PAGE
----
I think this is the most important factor in determining which coast to call home. I’m currently living (renting) in Vancouver but I’ve already decided that I want to spend my autumn years in Nova Scotia. Why? It’s cheaper and quieter. Although access to healthcare might be an issue. It’s not that BC’s is better, there’s just more of it.

Halifax is a young city. It’s a university town and you really feel it. There’s an energy that you only find in small cities. True, unlike Vancouver, you don’t get huge concerts or big-time sporting events, but you have to be able to afford them. And honestly, it’s a ton of fun seeing local bands playing down at the pub (where everyone knows the lyrics to Barrett’s Privateers) or bundling up in the fall to watch university football.

Nova Scotia is incredibly friendly and welcoming, but so is BC. Vancouver might not be the friendliest place, but over on the Gulf Islands, it’s a different story. And then there’s Tofino, on the west coast of Vancouver Island. I swear you can hear the angels sing. Though it might be people wiping out at the nearby surf school.

Here Comes the Rain Again

Weather on the two coasts is similar (rain, and lots of it) but different (think seasons). Southwestern BC has a mild winter, meaning you can golf, cycle and kayak year-round. There are three ski resorts minutes from downtown and it’s not unusual to see snowboarders riding the bus with commuters. Whistler is just up the highway. Summers are wonderful and can be surprisingly hot. Fall and spring are decent, too — notwithstanding the rain.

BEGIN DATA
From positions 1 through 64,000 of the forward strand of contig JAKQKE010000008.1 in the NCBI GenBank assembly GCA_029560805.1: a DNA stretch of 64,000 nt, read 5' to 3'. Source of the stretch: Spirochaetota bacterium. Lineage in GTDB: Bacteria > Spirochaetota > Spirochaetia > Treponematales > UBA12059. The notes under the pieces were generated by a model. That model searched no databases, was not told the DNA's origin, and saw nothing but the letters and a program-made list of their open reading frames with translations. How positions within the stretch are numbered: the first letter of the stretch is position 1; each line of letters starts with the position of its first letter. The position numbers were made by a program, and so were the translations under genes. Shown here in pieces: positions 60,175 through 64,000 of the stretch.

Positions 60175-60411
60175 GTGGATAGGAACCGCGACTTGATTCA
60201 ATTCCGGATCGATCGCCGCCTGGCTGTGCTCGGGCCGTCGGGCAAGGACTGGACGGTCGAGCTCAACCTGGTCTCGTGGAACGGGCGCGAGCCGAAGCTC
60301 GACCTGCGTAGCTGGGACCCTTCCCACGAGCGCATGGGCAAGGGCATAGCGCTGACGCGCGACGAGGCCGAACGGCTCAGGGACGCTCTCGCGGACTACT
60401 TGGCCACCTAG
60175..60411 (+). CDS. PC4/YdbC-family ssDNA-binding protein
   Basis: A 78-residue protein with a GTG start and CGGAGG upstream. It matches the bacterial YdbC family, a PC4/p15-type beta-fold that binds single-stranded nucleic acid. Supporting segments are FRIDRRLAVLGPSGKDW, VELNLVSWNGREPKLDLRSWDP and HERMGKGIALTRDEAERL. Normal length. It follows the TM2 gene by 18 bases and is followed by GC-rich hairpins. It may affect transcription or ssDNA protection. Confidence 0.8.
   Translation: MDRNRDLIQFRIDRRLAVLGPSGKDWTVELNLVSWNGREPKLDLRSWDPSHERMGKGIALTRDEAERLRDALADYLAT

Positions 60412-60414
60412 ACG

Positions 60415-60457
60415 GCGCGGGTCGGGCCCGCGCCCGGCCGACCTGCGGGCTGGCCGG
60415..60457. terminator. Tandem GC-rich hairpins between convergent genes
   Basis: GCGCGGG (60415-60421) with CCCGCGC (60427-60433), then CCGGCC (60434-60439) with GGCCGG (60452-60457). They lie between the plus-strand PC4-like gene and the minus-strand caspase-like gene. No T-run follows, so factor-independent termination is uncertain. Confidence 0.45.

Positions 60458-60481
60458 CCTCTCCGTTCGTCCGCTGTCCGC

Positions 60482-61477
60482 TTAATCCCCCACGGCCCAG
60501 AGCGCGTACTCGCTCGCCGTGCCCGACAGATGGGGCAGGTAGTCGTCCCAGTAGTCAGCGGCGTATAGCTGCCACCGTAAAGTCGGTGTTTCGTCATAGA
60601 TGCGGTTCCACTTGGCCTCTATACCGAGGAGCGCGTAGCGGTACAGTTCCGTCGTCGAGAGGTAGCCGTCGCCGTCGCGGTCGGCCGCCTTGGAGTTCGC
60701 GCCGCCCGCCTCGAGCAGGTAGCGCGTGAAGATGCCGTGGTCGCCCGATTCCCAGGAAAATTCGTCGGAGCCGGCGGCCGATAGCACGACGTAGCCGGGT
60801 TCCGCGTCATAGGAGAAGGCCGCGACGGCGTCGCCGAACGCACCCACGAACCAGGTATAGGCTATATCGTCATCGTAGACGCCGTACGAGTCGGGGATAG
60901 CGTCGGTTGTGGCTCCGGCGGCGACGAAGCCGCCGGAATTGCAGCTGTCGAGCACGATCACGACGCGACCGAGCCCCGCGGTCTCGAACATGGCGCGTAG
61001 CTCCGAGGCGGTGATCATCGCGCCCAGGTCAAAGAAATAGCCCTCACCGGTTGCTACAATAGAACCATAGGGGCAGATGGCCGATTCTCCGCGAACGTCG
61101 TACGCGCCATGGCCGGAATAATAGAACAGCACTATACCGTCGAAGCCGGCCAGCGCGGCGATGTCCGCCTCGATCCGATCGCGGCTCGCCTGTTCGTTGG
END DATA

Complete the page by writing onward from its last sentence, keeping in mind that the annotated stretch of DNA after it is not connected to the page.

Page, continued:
Related: 10 Fun Facts About Whistler — BC’s Mountain Playground

aerial of vancouver's north shore mountains
Doug Murray

Nova Scotia has a colder, longer winter with much more snow than the Lower Mainland. Spring is basically several weeks of slushy streets and wet feet. Summers are short and moderate. And autumn? Glorious. It starts right at the beginning of September and seems to last forever. The skies are bright and blue and the air is fresh. Most of the tourists are gone and often you’ll be on your own in the parks and on the trails. Except for the bears, of course.

autumn leaves
Doug Murray

These Are a Few of My Favourite Things

I used to love heading out of Halifax on a fall weekend, usually with a group of friends. We’d head up to the Annapolis Valley. There’s nothing quite like picking up some local apples (and pies and cider and pumpkins and jam and ice cream…) at Hennigar’s Farm Market in Wolfville, a short 90-minute drive from Halifax. There are cute little restaurants and vineyards to visit as well. BC has this too, but in Nova Scotia, it’s much more accessible.

One thing I love about BC, and specifically Vancouver, is how the city and the ocean come together. The beaches in the city are stunning. A perfect day for me would be grabbing a bite at the Jericho Sailing Club and then strolling to the end of Spanish Banks, with its commanding view of English Bay, the downtown skyline and the North Shore mountains. It never gets old.

tourists, vancouver's english bay
Doug Murray


I haven’t said much about culture and food. As you would expect in diverse and multicultural cities, both coasts thick those boxes. I’ll keep it simple: Sushi out west and lobster down east.

Should I Live on the East Coast or the West Coast of Canada?

So, which is better? Good question. But a more appropriate one might be: Is one place better than another? One thing that writing this piece has shown me is that it’s not a fair comparison. It’s a personal thing and a practical thing. Decisions on where to live are influenced by tangible factors like income, distance from family, access to schools and healthcare and personal preferences. They are also influenced by intangible things: like your heart. What do you love? That’s the place you should be.

And since this is a personal essay, I guess I should tell you which coast I think is better. That’s easy! I’m one of the lucky ones who get to call both coasts the right coast.

Feature image courtesy of Getty. All other photos courtesy of Doug Murray.